- I gave some thought to reminiscing about how my Dad and I had seen a Padres-Phillies tilt that Hamels started a couple of years ago. That game began with five or six no hit innings, which was wild, but then an Adrian Gonzalez homer kind of took the wind out of everyone's sails. I think they lost that day. I know that everyone in our immediate section was more interested in this really cool dragonfly that landed on my Dad's jacket than what was going on on the field.
- Before the D. Young homerun, I was going to write about how much of a predictable genre of "bummer" the Phillies had become, particularly during Hamels' starts. The early lead, the flashes of competence, the defensive breakdowns (lol Elmon; or DE9MON), the consequence pitching breakdown (cole why), and the cold embrace of loss. Hell, the victory tonight would have been struck by Chris Denorfia. CHRIS DENORFIA. As I challenged fruitlessly in the GameThread, I defy you to think of three less interesting baseball players than Denorfia. You can't!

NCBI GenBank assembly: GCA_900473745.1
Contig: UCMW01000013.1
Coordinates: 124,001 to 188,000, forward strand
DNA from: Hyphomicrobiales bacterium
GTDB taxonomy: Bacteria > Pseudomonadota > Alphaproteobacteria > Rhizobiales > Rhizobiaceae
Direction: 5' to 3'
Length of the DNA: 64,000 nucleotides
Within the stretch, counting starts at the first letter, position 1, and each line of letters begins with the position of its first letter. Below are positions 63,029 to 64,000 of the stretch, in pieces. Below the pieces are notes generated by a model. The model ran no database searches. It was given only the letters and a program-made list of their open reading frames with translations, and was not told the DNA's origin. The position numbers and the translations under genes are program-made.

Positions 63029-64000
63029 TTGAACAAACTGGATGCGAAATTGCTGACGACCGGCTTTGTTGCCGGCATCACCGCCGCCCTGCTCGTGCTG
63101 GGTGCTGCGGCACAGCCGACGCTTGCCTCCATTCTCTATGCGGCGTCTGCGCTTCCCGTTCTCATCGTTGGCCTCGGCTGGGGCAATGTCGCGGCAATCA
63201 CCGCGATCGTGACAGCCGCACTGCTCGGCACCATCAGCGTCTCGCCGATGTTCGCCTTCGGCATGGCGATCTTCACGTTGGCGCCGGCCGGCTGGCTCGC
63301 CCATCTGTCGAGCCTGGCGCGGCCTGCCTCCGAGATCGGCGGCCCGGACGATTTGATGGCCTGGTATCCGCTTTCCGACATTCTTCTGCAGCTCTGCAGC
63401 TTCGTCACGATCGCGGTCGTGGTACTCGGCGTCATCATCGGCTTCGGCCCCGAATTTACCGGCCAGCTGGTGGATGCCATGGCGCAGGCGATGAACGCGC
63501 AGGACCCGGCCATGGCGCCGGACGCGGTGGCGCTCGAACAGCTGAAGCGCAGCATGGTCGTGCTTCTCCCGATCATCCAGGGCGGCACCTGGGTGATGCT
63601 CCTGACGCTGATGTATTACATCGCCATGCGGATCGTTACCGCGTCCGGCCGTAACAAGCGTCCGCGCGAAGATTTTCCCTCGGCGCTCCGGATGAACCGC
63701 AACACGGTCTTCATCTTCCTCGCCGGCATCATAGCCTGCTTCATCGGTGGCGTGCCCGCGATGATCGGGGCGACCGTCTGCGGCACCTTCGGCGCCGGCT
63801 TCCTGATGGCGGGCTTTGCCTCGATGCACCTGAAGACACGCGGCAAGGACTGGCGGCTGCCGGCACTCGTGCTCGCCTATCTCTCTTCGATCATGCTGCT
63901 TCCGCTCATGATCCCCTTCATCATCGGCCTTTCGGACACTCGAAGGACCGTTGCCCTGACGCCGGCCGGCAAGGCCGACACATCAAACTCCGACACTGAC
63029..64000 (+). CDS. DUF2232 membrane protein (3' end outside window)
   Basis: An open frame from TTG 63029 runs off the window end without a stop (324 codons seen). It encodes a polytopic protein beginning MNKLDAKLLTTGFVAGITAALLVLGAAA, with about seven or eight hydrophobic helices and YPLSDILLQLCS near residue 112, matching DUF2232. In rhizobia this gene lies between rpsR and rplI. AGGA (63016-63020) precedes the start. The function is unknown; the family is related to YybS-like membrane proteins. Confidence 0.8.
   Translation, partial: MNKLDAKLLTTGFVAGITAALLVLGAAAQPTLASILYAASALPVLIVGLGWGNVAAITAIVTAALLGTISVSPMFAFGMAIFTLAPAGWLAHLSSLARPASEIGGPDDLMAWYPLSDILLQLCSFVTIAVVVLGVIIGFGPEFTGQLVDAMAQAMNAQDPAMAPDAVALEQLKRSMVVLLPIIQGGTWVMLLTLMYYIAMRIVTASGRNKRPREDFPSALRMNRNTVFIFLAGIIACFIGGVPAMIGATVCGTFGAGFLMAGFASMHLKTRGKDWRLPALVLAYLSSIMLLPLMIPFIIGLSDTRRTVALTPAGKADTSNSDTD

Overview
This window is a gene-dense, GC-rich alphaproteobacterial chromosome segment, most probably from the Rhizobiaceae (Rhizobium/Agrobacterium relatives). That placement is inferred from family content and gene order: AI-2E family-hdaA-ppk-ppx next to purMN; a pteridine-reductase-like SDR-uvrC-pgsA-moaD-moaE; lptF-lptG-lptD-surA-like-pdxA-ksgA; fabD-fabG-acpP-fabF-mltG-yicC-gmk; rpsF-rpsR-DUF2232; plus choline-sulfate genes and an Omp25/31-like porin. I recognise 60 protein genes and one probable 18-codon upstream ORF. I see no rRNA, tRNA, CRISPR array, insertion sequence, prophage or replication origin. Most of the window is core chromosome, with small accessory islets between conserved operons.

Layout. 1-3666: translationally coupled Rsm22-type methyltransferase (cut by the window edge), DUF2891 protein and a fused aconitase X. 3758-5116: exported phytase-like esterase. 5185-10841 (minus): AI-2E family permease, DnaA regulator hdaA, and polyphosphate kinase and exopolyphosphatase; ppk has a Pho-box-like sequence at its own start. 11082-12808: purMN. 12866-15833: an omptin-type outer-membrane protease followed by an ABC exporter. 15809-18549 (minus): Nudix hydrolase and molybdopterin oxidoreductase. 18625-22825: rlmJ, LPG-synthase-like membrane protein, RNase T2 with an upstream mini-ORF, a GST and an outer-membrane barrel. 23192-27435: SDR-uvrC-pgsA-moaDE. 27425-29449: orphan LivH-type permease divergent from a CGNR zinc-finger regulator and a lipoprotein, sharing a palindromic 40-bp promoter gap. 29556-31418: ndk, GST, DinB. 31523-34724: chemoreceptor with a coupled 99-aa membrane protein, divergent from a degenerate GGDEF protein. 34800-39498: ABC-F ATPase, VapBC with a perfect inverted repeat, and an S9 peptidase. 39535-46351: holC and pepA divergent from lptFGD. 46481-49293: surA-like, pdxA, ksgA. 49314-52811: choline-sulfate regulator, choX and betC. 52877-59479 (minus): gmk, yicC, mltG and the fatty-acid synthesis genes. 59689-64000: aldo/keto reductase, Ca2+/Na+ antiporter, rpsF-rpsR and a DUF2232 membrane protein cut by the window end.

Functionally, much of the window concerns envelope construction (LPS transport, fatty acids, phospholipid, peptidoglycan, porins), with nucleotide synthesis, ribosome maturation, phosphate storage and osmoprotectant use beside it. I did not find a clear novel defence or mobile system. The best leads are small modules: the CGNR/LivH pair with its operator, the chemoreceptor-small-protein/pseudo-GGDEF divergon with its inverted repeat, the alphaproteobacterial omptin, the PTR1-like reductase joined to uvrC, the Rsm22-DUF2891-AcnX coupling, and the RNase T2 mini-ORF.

And then Delmon hit the home run. And then, I knew, we were going into extras. Now, free baseball is always a treat, so let's count our blessings. It's true that we are fans of the one sport that really just does not have an appropriate amount of regular season games: 162 is cruelly few. So you have to cherish each and every moment you get beyond that. ...unless that moment is against the Padres bullpen.